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HQ 556124

October 31, 1991

CLA-2 CO:R:C:S 556124 DSN


TARIFF NO.: 9802.00.80

Mr. Russell L. Jones
P.O. Box 488
San Luis, Arizona 85349

RE: Applicability of partial duty exemption to spring brakes assembled in Mexico; assembly; 19 CFR 10.16; 555553; 555565; 555765

Dear Mr. Jones:

This is in response to your letter dated June 26, 1991, on behalf of TSE Brakes, Inc., requesting a ruling concerning the applicability of subheading 9802.00.80, Harmonized Tariff Schedule of the United States (HTSUS), to spring brakes imported from Mexico.


According to your submissions, TSE Brakes, Inc., intends to assemble spring brakes in Mexico from U.S-origin and foreign components. The spring brakes are designed to be mounted on the outside of large trucks and buses.

You state that approximately 60 percent of the components are of U.S. origin and about 40 percent are foreign. The U.S.-origin components consist of:

1. spring housing;
2. push rod;
3. return spring;
4. dust cap;
5. main spring;
6. clamp;
7. o'ring;
8. warning tag;
9. push rod plate;
10. diaphragm

The first phase of the assembly operation consists of the sub- assembly of an adapter base. According to Scott McElroy, operations manager of TSE Brakes, Inc., who spoke by telephone with a member of my staff, the housing and aluminum plates are powder coated in Mexico prior to assembly, while the spring located below the housing is powder coated in the U.S.

The powder coating process consists of a combination of pigment and epoxy. The parts are sprayed with the coating and then heated in an oven. The heating process causes the powder to melt and flow evenly across the metal parts and bond with the exposed parts of the premium spring brake. This process is performed to protect the brakes from salt and other highway cleaning solvents used for snow and ice removal. Only those spring brakes which are to be used in cold weather climates will undergo this process.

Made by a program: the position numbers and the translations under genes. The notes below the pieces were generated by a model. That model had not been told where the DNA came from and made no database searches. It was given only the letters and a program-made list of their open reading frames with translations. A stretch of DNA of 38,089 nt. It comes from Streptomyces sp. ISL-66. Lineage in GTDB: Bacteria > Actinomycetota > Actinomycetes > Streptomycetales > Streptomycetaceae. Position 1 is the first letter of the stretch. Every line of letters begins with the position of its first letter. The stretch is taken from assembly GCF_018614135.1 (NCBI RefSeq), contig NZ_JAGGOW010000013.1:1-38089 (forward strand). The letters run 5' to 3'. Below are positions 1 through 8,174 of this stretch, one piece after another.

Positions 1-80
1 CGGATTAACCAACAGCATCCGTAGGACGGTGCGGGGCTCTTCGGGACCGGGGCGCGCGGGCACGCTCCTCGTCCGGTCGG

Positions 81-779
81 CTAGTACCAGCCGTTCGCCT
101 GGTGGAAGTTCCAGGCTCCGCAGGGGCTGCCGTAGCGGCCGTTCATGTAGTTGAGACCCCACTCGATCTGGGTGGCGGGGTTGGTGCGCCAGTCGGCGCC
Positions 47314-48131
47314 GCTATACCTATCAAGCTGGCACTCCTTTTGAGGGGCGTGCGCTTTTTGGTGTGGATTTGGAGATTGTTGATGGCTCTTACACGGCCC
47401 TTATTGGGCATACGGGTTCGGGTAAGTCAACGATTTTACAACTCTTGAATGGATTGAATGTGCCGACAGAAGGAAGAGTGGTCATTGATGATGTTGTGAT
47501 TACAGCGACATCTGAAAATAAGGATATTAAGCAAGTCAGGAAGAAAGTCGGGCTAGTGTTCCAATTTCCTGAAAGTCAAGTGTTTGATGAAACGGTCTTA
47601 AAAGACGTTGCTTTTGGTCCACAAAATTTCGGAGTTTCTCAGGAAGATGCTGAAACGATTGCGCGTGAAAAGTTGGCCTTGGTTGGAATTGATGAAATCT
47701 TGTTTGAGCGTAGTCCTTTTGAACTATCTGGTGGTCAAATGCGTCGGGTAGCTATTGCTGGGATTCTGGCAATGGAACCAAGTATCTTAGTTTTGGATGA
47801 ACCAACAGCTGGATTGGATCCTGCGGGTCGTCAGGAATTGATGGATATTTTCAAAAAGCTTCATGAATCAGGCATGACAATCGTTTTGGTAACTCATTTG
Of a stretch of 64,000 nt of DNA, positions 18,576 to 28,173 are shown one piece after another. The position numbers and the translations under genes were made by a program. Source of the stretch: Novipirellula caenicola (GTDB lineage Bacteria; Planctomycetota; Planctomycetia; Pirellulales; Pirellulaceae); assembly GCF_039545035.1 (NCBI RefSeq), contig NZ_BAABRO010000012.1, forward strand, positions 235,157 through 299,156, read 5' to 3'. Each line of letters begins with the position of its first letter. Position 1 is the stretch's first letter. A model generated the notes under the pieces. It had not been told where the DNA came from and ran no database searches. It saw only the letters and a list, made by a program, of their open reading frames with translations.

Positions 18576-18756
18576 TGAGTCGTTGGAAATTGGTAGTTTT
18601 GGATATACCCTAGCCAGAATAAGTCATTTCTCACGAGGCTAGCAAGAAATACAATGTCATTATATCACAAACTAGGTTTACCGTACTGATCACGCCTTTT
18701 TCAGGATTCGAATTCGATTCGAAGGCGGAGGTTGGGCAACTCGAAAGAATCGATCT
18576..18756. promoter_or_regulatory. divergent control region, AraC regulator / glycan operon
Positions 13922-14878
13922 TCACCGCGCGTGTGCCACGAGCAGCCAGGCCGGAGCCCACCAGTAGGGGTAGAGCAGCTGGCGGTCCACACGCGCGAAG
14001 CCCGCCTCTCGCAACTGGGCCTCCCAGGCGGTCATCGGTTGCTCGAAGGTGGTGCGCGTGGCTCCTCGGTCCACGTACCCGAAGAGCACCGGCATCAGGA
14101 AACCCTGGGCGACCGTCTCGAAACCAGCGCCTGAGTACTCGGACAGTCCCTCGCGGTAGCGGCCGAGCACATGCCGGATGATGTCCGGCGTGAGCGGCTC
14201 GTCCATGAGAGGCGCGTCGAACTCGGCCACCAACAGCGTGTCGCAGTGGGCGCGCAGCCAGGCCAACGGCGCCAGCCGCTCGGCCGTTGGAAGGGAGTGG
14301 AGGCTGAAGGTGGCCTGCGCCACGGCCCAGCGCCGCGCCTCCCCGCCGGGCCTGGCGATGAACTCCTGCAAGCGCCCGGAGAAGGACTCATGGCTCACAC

The next phase of the assembly process consists of positioning the spring housing into a single assembly press. The main spring is then placed into the spring housing. The press plate is placed onto the main spring in order to completely compress the main spring into the spring housing. A diaphragm is placed in the spring housing on top of the press plate. The pre-assembled adapter base is then placed onto the diaphragm. Clamps are positioned around the spring housing, and nuts and bolts are used to tighten them to approximately 25 pounds of torque. Warning tags are then slipped over the clamp bolts. A dust assembly cap is snapped onto the spring housing which completes the assembly of a single spring brake.

Although not stated in your ruling request, Mr. McElroy asked a member of my staff by telephone for a ruling concerning the applicability of subheading 9802.00.80, HTSUS, to spring brakes not subjected to the powder coating operation.


Whether the spring brakes will qualify for the partial duty exemption available under subheading 9802.00.80, HTSUS, when returned to the U.S.


Subheading 9802.00.80, HTSUS, provides a partial duty exemption for: